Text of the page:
Novel methods for identification and quantification of iron fortificants in cereal flours

Date
2020-01-01
Authors
Hanson, Nicole
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Manju B Reddy
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Food Science and Human Nutrition
Abstract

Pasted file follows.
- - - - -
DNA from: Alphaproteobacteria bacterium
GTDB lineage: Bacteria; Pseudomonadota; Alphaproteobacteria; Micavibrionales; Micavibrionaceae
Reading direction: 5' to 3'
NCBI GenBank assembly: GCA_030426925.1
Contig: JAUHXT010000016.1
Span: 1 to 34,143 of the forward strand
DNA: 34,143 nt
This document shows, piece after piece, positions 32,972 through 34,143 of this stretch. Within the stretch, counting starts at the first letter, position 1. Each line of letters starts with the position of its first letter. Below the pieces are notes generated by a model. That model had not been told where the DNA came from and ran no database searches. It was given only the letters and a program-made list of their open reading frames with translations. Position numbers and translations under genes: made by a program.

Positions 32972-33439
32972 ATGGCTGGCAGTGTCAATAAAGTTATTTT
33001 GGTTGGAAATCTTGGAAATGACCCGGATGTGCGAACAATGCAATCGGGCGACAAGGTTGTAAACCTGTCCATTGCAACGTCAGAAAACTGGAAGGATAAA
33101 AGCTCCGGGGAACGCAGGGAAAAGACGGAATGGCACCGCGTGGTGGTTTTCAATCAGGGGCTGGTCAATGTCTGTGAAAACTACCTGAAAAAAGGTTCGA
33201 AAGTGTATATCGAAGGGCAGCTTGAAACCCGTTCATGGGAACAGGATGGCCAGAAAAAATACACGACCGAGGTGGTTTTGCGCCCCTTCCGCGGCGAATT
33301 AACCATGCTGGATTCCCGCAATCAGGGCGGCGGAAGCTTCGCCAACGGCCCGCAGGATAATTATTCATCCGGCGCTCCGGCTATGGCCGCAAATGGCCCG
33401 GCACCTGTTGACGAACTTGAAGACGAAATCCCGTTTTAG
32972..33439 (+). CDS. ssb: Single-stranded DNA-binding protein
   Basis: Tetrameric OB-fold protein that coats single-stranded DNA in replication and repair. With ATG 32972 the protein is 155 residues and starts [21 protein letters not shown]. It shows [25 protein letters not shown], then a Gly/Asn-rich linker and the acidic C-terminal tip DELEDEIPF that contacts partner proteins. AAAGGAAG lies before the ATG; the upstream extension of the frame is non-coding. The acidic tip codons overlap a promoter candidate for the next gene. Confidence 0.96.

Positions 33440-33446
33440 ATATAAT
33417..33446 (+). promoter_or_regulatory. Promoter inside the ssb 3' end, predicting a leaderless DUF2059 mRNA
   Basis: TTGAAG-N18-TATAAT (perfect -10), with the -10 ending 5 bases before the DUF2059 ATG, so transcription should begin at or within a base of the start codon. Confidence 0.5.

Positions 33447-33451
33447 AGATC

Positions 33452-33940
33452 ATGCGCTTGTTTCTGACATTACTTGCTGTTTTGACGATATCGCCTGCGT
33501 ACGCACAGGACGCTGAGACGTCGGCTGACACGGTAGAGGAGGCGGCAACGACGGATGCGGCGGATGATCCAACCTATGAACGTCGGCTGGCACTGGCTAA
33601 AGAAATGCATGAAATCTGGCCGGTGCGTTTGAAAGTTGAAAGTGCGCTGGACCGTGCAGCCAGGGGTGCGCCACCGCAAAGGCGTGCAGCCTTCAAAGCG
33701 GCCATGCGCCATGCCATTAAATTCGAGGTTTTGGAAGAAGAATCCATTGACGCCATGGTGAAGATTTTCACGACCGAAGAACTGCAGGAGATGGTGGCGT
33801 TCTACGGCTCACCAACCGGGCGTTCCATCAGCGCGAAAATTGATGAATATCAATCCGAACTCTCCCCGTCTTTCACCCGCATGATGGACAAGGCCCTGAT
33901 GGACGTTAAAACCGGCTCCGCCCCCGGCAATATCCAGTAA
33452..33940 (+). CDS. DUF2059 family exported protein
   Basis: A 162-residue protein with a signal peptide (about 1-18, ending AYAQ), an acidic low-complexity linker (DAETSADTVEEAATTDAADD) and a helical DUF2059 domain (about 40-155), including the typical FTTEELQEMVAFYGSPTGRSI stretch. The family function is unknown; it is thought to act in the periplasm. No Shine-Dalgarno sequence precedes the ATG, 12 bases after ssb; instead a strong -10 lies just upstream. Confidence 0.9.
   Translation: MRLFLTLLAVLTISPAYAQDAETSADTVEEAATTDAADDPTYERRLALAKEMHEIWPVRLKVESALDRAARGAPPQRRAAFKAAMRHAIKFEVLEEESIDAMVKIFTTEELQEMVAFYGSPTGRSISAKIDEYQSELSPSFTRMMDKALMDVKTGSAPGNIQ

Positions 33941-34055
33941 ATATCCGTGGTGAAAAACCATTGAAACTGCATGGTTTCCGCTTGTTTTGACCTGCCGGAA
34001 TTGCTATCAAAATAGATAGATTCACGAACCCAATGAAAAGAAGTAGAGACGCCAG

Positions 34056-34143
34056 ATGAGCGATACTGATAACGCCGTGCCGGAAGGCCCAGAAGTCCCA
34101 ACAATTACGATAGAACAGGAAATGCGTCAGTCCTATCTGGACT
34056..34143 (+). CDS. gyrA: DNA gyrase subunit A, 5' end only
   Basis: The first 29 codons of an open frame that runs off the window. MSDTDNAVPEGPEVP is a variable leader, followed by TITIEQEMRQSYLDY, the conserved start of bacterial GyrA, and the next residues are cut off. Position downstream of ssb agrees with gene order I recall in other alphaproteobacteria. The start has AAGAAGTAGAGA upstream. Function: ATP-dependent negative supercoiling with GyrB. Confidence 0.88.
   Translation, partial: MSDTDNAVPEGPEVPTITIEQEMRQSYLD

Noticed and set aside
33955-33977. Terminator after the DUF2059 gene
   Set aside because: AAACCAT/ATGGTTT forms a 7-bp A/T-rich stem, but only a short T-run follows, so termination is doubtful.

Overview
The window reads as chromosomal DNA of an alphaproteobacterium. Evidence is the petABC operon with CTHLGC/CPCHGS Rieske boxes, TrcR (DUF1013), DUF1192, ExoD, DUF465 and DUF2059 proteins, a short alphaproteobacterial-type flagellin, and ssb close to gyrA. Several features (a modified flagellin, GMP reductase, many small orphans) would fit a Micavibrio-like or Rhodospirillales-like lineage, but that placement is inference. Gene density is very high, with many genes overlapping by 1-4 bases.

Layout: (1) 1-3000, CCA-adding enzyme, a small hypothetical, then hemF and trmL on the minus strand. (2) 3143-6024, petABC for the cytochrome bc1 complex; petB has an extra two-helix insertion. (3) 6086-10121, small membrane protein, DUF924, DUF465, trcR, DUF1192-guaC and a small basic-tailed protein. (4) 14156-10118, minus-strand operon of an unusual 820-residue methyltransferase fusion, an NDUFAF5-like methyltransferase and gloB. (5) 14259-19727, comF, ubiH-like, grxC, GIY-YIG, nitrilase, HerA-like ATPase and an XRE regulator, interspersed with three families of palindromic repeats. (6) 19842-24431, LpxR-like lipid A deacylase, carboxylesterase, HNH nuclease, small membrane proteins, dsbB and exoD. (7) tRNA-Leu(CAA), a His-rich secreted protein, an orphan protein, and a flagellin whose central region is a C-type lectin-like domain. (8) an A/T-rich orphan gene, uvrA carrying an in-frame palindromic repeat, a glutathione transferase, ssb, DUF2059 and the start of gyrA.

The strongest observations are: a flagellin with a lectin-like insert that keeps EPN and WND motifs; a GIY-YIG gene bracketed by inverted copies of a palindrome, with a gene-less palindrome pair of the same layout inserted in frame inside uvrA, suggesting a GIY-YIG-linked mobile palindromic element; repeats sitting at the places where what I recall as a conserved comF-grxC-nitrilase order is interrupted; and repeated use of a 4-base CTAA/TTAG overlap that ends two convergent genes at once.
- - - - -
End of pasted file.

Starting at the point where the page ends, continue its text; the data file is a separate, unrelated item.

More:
Iron deficiency is the most common nutrient deficiency globally. Fortification of cereal grains is a main strategy used to ameliorate global iron deficiency due to its safety and efficacy. For fortification to be effective, fortification programs must use appropriate iron compounds at appropriate levels. However, existing laboratory methods to identify and quantify fortificants are time consuming and costly. Our objective was to develop a quick and simple method to identify and quantify iron compounds commonly used for flour fortification. Unfortified whole wheat, refined wheat, and yellow corn flours were fortified with 20–60 mg Fe/kg flour using ferric pyrophosphate (FePP), ferrous sulfate (FeSO4), ferrous citrate (FeCit), ferrous fumarate (FeFum), sodium ferric EDTA (NaFeEDTA), and electrolytic iron (EFe). Using potassium thiocyanate (KSCN) with HCl with and without hydrogen peroxide (H2O2), we identified EFe, ferric, and ferrous fortificants. NaFeEDTA, FePP, FeSO4, FeCit, and FeFum were identified based on their solubility in water using ferrozine with and without ascorbic acid (ASC). An alternative method for identification that uses only KSCN as a chromogen was also developed but was inferior to the ferrozine method. Four blinded samples were prepared with randomly selected fortificants (EFe, NaFeEDTA, FePP, FeFum) and all were correctly identified by four personnel. For quantification, those four samples plus an additional FeSO4 sample were tested blindly. The average of each person's reported iron levels for each sample were within 10 mg Fe/kg of actual iron levels 85% of the time. Estimated iron levels from the visual method were not significantly different than iron levels from two standard quantitative methods (p > 0.05) for all the fortificants tested suggesting reliability of simple visual testing. These quick, inexpensive, and reliable methods will be useful for agencies to identify the type and amount of iron added to flour to monitor the quality of iron fortification strategies.

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